Dastan Bekeshev advised the officials to read the books. What are they about?

MP Dastan Bekeshev is a real bookworm who annually reports on the books he has read. This time there are a lot of interesting modern and not very works on his list.

Kaktus.media decided to learn more about the books. The deputy determined the top 5 books that will be useful to all officials of Kyrgyzstan, and especially to employees of the mayor’s office.

1. Charles Montgomery. “Happy city. How urban planning changes our lives”

What do we need to be happy? Urbanist and journalist Charles Montgomery finds answers to questions at the intersection of urban design and the science of happiness. He travels to the most dynamic cities in the world and shows their experience. Take, for example, the visionary mayor of Bogotá, who introduced a “charming” bus to defuse tensions in the city; here is an architect who brought the achievements of a medieval city from the hills of Tuscany to modern New York, here is an activist who turned Parisian freeways into beaches, here is a legion of American suburbanites who design streets and neighborhoods with their own hands.

New data from psychology, neuroscience, and Montgomery’s own urban experiments are collected in this book. It shows how cities can shape our thoughts and behavior. And ultimately encouraging: by modernizing cities and our own lives for the sake of happiness, we can solve many problems. A happy city can save the world and we can all help build it.

2. Stefano Mancuso. “Plant Revolution”

Mancuso’s book is dedicated to the unique and unexpected possibilities of plants. Life in extreme conditions, protective disguise from predators, movement without energy consumption, and finally, manipulation of animals and people – these are just a few of what the talented scientist talks about.

The book is filled with stunning color illustrations of the characters themselves!

“This book can be read by employees of the mayor’s office and the Ministry of Natural Resources,” Bekeshev recommended.

3. Paul Dolan. “Happy Ever”

Get a decent upbringing, higher education, a good job, marry someone who is in no way worse than you, have a big salary, a car, your own apartment or house, communicate with the right people, give your children the best, become respected human… Why do many people dream about it and struggle to make their dreams come true? Because in our society there are a number of well-established ideas about the ideal life, to which everyone is obliged to strive. But is it true happiness? Professor Paul Dolan argues that we do not achieve success and peace of mind because we follow outdated social patterns.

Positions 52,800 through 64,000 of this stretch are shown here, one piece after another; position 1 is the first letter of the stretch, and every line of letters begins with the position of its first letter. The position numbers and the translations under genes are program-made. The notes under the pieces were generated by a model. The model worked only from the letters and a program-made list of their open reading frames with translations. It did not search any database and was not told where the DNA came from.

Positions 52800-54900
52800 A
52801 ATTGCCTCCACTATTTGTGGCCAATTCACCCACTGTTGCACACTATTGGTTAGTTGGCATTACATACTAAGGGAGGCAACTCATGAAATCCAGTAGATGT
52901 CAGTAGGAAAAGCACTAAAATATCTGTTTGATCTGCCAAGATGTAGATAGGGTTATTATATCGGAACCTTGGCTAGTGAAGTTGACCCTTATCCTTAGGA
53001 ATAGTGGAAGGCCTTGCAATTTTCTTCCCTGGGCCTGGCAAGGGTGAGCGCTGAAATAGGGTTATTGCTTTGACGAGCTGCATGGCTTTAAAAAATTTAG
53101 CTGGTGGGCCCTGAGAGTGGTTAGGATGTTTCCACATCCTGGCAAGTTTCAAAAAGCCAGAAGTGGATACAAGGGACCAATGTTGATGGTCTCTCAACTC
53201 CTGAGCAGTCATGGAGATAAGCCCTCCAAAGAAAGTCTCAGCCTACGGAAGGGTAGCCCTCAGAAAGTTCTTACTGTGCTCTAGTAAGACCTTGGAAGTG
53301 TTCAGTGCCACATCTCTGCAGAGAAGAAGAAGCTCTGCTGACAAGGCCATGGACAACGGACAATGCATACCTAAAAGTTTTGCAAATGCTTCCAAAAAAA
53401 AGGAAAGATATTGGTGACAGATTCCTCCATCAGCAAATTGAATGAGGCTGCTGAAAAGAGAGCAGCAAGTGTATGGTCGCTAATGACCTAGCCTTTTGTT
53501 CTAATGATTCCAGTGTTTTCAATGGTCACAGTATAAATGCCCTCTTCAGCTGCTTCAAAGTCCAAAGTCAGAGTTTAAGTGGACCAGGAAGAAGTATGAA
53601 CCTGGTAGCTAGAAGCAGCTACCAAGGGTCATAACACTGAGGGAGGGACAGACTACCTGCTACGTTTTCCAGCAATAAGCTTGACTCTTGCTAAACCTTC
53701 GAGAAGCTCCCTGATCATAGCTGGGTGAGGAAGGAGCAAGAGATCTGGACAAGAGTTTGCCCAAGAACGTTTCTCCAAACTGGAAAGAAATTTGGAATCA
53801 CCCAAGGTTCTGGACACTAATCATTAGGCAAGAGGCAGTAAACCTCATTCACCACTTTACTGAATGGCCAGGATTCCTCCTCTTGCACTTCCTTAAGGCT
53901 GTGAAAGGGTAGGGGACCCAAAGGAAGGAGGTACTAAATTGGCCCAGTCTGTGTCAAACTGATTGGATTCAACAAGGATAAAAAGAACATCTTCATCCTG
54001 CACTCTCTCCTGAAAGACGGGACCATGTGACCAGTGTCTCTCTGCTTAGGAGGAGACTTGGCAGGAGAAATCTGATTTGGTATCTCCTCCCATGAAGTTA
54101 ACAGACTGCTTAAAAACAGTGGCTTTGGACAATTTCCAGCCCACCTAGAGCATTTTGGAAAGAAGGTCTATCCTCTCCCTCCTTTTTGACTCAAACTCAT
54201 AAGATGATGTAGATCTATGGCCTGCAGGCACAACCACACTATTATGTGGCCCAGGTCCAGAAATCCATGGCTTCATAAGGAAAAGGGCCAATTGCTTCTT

“And this book is recommended to be read by everyone who is already tired of generally accepted patterns,” the people’s deputy explains his choice.

4. Yuval Noah Harari. “Sapiens: A Brief History of Humankind”

100,000 years ago, Homo sapiens was one of at least six human species that lived on this planet, an unremarkable animal that played no more role in the ecosystem than gorillas, fireflies or jellyfish. But about 70 thousand years ago, a mysterious change in the cognitive abilities of Homo sapiens turned him into the master of the planet and the nightmare of the ecosystem. How did a reasonable person manage to conquer the world? What happened to other kinds of man? When and why did money, states and religion appear? How did empires rise and fall? Why did almost all societies put women below men? How did science and capitalism become the dominant creeds of the modern era? Have people become happier over time? What future awaits us?

Yuval Harari shows how the course of history has shaped human society and the reality around it. His book traces the connection between the events of the past and the problems of the present and forces the reader to reconsider all the established ideas about the world around him.

5. Yuval Noah Harari. “Homo Deus: A Brief History of Tomorrow”

“Homo Deus” continues the logic of the first book, answering the question: we are the crown of creation. So, what is next? We organized to meet basic needs. Now we are striving for bliss and immortality.

Here lies the main provocation of Harari. Should we strive for this? Harari proves that absolute happiness, immortality and godlikeness will not necessarily be a boon for the human race. The author paints the following picture of a possible future: the elites will improve themselves and their lives through biotechnologies and genetic engineering and create a god-like species of Homo Deus; artificial intelligence will appear that “knows us better than we know ourselves”; god-like elites and super-intelligent robots will eventually decide that the existence of the rest of humanity does not make sense.

Harari does an excellent job of showing us how we can get to this life and what it means for us. A Brief History of the Future is being written right now, and we are active participants in this process.

And what books do you read?

Leave a Comment

This site uses Akismet to reduce spam. Learn how your comment data is processed.